As we’ve seen, unlike video services, which know very little about the meaning of what they’re displaying, each region of our brain leverages its model of the dynamics of the world to predict the incoming stream of information. As we watch a hawk cross the sky, our model tells us that this is an object in front of a distant background moving to the right. Each level of hierarchy already has its predictions for exactly what it’s going to ‘see’ next, and thus, in order to stay in sync with the world, all we need to do is adjust our models based on the error between our top-down and lateral predictions and the upward flow of sensory input: that is, our surprise.
When we zoom out from all of this, we can see that our brains are in essence prediction machines that strive to minimize surprise by recognizing patterns and associating them with other patterns. Since the information we receive is noisy and often extremely incomplete, we’ve adapted to aggressively fill in gaps or generalize out from a small set of perceptions. We’re not always successful, but overall we’re shockingly good at these tasks. We are constantly predicting what’s about to happen, and because our predictions are never exactly right we continuously update an ever-changing model of our ever-changing environment.
Most if not all of our cognitive biases flow naturally from this understanding of perception. Many such biases are not weaknesses or failures of the system evolution has developed for us to understand the world, but instances of maladaptation to the modern context.
Another surprising implication is an intuitive reframing of a recently popular argument — that we never experience raw reality. What we think of as perception is a ‘controlled hallucination’ to borrow Clark’s words, which our brains have designed to be precisely as simple and useful to us as possible.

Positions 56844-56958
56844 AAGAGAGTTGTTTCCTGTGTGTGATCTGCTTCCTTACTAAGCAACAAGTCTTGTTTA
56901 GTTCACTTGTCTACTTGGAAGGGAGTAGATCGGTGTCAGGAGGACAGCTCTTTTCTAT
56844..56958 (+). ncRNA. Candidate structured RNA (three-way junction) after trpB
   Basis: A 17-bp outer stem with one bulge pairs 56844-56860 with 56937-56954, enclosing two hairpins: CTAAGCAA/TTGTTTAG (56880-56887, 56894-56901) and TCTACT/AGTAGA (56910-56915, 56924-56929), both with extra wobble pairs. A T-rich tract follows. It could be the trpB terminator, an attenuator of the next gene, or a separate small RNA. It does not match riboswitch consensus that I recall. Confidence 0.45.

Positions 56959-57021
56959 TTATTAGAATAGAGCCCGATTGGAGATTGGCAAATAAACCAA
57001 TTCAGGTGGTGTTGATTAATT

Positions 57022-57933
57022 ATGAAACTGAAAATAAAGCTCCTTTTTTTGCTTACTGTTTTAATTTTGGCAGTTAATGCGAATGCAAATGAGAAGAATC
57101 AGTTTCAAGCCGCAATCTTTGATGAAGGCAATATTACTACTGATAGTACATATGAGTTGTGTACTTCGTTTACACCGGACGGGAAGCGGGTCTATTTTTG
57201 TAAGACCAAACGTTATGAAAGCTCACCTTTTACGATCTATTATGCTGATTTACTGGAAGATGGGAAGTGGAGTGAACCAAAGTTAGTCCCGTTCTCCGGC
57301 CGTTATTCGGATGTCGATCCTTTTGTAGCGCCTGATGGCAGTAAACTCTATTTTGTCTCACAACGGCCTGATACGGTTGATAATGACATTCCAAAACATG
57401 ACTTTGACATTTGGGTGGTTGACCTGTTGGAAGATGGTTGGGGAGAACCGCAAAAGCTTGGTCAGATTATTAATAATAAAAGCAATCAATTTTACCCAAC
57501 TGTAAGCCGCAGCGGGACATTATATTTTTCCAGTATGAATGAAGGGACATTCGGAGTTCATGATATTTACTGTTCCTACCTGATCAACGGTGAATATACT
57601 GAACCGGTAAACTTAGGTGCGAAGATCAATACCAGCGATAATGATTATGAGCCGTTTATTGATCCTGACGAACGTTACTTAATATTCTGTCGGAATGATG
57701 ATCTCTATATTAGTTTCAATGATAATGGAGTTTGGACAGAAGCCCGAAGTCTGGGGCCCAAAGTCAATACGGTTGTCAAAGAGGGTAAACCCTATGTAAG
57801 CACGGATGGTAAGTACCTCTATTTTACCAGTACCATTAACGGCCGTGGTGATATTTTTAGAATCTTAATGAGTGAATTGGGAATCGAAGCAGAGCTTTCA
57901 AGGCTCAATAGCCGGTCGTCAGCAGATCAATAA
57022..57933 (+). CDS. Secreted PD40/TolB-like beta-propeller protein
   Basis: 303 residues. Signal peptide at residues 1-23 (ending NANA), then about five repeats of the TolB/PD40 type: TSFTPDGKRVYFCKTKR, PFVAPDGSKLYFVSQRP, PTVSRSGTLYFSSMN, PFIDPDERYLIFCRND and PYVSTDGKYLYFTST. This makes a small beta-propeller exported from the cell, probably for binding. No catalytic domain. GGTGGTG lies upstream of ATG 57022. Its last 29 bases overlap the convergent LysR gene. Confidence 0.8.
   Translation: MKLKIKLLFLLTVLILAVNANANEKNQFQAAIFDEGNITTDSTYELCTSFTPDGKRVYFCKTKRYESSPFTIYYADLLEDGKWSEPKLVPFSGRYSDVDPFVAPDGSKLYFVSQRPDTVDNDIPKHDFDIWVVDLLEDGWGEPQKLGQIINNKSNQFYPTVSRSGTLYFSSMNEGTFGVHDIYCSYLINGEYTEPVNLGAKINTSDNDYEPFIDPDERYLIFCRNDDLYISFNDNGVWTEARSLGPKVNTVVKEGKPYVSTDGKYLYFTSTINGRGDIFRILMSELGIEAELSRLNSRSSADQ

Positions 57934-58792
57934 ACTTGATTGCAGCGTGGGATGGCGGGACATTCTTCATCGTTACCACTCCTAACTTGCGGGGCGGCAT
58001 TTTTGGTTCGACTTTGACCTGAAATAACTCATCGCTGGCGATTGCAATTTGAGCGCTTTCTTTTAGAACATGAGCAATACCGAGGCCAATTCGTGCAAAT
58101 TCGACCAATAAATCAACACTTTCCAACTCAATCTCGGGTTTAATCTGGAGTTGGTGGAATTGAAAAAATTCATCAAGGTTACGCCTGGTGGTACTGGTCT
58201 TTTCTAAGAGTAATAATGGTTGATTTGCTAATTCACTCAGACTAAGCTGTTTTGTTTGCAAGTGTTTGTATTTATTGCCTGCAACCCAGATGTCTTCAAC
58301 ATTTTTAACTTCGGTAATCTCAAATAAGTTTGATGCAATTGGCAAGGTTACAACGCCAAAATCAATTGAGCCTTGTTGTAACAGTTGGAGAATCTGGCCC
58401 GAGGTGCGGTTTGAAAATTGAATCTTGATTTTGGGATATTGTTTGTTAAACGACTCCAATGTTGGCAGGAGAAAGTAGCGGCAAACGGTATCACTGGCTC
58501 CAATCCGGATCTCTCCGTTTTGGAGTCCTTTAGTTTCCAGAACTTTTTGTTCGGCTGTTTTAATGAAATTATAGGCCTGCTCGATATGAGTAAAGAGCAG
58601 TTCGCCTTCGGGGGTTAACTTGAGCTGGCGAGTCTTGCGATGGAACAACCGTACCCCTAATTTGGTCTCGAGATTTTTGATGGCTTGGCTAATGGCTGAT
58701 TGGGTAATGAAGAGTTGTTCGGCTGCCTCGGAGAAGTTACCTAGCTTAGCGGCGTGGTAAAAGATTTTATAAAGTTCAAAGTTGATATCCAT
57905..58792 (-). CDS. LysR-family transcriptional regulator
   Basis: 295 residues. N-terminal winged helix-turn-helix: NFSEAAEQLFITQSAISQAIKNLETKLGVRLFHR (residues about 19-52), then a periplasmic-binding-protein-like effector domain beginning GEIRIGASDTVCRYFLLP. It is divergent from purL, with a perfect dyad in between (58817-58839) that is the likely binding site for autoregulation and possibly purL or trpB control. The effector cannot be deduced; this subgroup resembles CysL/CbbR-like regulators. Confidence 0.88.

Events that are predicted eventually fade from our conscious experience when they’re no longer useful — we call this habituation. Again, our experience of the world is itself the downward flowing predictions and feedback generated in our model. Think about the well-known experience of preparing to touch a static-y doorknob (you ‘feel’ the feared spark well before your hand contacts metal). Our brain’s model integrates and predicts across all of our senses, which is why we can close our eyes and continue walking a surprisingly long distance without tripping (our model of the road is good enough for quite a while).
Regardless of whether the AI prophets are right, we are most certainly living in a simulation — one that evolved over a few hundred million years, and which each of us has been updating continuously since the day we were born.
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Things to read on this and similar models of perception
- Surfing Uncertainty, Andy Clark (2015).
- On Intelligence, Jeff Hawkins (2005). Introduction to the early thinking on a model that is now called Hierarchical Temporal Memory.
- Consciousness Explained, Daniel Dennett (1992). Dennett introduces his multiple drafts model which is full of parallels with the theories above.